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Studies of deadly H5N1 bird flu mutations test scientific ethics

Dutch scientists have created a version of the deadly H5N1 bird flu that's easily transmitted. In an unprecedented move, a U.S. board asks that some details of the research not be published.

December 26, 2011|By Eryn Brown, Los Angeles Times
  • Workers remove dead chickens after they were killed in Hong Kong last week. Hong Kong slaughtered 17,000 chickens and suspended live poultry imports for 21 days after three birds tested positive for the deadly H5N1 bird flu.
Workers remove dead chickens after they were killed in Hong Kong last week.… (Aaron Tam, AFP/Getty Images )

In a top-security lab in the Netherlands, scientists guard specimens of a super-killer influenza that slays half of those it infects and spreads easily from victim to victim.

It is a beast long feared by influenza experts, but it didn't come from nature. The scientists made it themselves.

Their noxious creation could help prevent catastrophe in the battle against the deadly H5N1 bird flu that has ravaged duck and chicken flocks across Asia and elsewhere since the mid-1990s but has mostly left our species alone — for one crucial reason. Though H5N1 kills with brutality when it takes hold in a human, it infects extremely rarely and doesn't go on to easily spread between people.

Public health officials have long fretted that the virus may one day find a way to do so.

Now, in engineering what nature has so far not unleashed, the Dutch team and another in the U.S. that also has conducted sensitive H5N1 research have rekindled a debate that has smoldered since the 2001 anthrax attacks that killed five people.

The questions: Is some research too dangerous to publish? How do you make sure the wrong people don't get the information and the right people do?

In an unprecedented move, a government biosafety advisory panel has asked the Dutch and U.S. teams, as well as editors at two prestigious journals where their work has been accepted for publication, to omit crucial details about the research "that could enable replication of the experiments by those who would seek to do harm."

Experts said the events signaled a "new phase" for the U.S. National Science Advisory Board for Biosecurity, which was chartered in 2004 to help assess potential risks of biological research and has never before stepped in so aggressively.

"We'll have to see how it plays out," said Ronald Atlas, a biologist at the University of Louisville in Kentucky and former president of the American Society for Microbiology who has been involved in discussions about biosafety for more than a decade.

"How one decides who to share the information with — who do you trust, especially when you're not dealing with classified information and it's not just in the U.S. — is going to be hard to work out."

Ron Fouchier, the Dutch virologist whose lab created the new H5N1 that can readily spread between ferrets — animals that respond to influenza much as humans do — has no doubt that his research is worthwhile. Creating viruses like this one is the only way to study them and get out ahead of a pandemic, he said.

"It's all about predicting what will hit you next. We want to predict earthquakes and tsunamis; we also want to predict what will happen with the bird flu virus," he said. "This work needed to be done."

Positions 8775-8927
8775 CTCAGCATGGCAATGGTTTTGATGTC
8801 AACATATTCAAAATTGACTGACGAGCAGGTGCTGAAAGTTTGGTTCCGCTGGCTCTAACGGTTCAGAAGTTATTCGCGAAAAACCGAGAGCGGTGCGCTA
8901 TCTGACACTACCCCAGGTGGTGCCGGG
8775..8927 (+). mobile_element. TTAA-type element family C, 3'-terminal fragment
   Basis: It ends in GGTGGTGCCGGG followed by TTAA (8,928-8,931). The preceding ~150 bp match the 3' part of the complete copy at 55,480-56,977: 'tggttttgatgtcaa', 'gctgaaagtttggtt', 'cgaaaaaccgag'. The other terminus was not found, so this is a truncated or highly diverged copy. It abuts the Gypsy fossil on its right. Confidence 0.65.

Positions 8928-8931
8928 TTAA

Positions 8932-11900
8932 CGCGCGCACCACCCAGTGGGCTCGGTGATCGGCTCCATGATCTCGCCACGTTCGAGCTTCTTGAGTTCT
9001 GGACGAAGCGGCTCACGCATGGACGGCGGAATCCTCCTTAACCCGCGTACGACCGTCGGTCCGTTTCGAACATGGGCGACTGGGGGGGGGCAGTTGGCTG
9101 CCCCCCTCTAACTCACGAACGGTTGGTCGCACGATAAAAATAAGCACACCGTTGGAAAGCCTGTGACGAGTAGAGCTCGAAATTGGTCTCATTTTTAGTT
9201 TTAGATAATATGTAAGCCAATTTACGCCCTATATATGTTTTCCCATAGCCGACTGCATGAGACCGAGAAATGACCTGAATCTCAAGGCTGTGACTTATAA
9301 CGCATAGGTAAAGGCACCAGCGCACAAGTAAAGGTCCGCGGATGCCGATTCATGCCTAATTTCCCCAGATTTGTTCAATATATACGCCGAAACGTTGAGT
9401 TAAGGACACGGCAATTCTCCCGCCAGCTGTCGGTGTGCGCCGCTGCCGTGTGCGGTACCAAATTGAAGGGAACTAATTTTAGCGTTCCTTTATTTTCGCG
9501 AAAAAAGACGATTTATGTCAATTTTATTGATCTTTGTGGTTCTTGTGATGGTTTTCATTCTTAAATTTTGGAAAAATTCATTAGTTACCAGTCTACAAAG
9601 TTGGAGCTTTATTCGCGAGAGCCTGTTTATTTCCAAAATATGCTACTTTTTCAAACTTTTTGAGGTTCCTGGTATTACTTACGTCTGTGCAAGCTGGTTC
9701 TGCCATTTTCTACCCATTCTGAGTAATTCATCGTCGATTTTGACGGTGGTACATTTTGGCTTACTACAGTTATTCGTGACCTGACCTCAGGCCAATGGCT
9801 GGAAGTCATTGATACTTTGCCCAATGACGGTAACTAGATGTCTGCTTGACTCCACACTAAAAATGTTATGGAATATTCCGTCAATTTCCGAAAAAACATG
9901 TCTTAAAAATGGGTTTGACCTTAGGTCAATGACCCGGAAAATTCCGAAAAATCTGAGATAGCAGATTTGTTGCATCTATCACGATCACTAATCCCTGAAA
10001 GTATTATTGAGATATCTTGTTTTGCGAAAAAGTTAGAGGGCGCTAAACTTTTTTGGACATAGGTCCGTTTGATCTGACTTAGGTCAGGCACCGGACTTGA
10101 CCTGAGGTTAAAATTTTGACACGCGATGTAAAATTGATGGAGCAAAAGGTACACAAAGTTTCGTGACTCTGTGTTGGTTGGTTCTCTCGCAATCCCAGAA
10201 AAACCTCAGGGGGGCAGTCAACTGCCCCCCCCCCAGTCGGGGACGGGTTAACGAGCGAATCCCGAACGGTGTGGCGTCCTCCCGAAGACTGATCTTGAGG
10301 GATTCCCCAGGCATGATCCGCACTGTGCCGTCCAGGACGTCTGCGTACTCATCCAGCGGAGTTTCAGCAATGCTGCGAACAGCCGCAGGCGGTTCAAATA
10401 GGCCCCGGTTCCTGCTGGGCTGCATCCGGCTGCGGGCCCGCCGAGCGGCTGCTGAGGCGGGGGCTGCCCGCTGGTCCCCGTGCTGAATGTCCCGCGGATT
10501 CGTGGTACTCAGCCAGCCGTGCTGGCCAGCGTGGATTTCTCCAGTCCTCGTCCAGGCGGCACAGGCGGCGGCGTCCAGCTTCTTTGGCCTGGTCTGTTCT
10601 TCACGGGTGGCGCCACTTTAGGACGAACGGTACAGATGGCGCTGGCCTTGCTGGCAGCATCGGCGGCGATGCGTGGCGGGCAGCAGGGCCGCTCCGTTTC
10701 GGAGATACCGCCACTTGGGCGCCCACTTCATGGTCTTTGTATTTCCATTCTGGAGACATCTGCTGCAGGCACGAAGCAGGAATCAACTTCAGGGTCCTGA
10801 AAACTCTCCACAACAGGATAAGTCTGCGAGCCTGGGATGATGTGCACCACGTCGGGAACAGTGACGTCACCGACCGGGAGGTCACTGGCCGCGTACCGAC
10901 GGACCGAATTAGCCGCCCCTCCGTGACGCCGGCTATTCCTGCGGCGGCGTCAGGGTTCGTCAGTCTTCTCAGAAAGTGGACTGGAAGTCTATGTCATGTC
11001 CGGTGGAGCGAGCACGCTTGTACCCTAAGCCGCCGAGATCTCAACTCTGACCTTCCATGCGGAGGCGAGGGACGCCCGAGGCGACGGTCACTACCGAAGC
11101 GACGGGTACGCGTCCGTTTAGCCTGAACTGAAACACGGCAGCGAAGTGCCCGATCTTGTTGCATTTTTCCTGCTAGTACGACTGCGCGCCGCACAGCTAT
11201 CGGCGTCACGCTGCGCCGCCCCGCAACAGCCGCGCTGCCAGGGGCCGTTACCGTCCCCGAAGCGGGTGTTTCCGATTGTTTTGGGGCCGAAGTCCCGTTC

As far back as 1997, he wanted to figure out whether H5N1, which has killed nearly 60% of the roughly 600 people known to have contracted it, could evolve to spread efficiently from mammal to mammal. If it could, that might pose a catastrophic threat to humans.

"We would be in very deep trouble," he said.

The genetic path to such an outcome is unclear. Though scientists know that the key to stoking a flu pandemic comes from the virus gaining the ability to transmit through droplets from sneezes and coughs, they can't say just what changes in the virus bring that about.

And with H5N1, in any case, many scientists thought it was impossible. Strains carrying the H5 type of a key influenza protein that helps the virus bind to cells in a host had never evolved to travel through the air from person to person.

Even if H5N1 did evolve such an ability, some researchers reasoned that it might do so at the expense of its ability to take hold deep in the lung. And that would make it less lethal.

"They said it's never happened before, so it won't happen at all," Fouchier said. "To me, that was weak."

Over the course of a decade, Fouchier carefully began to test these assumptions about H5N1 by trying to create a version of the virus that could travel from ferret to ferret.

He got approvals from the necessary oversight groups. He secured funding from the U.S. National Institutes of Health. His workplace, the Erasmus Medical Center in Rotterdam, built a so-called Biosafety Level 3 Enhanced lab to house the experiments.

In such labs, all workers wear full-body suits and breathe through powered respirators, said Daniel Perez, a virologist at the University of Maryland in College Park who studies interspecies transmission of a different kind of bird flu, H9N2, in the same kind of facility. Air is purified coming in and out.

"There's no chance for the virus to escape," Perez said.

Fouchier and colleagues used a combination approach, engineering the virus and then stepping back to let nature take its course. They introduced key mutations into H5N1's genetic code and then infected the ferrets.

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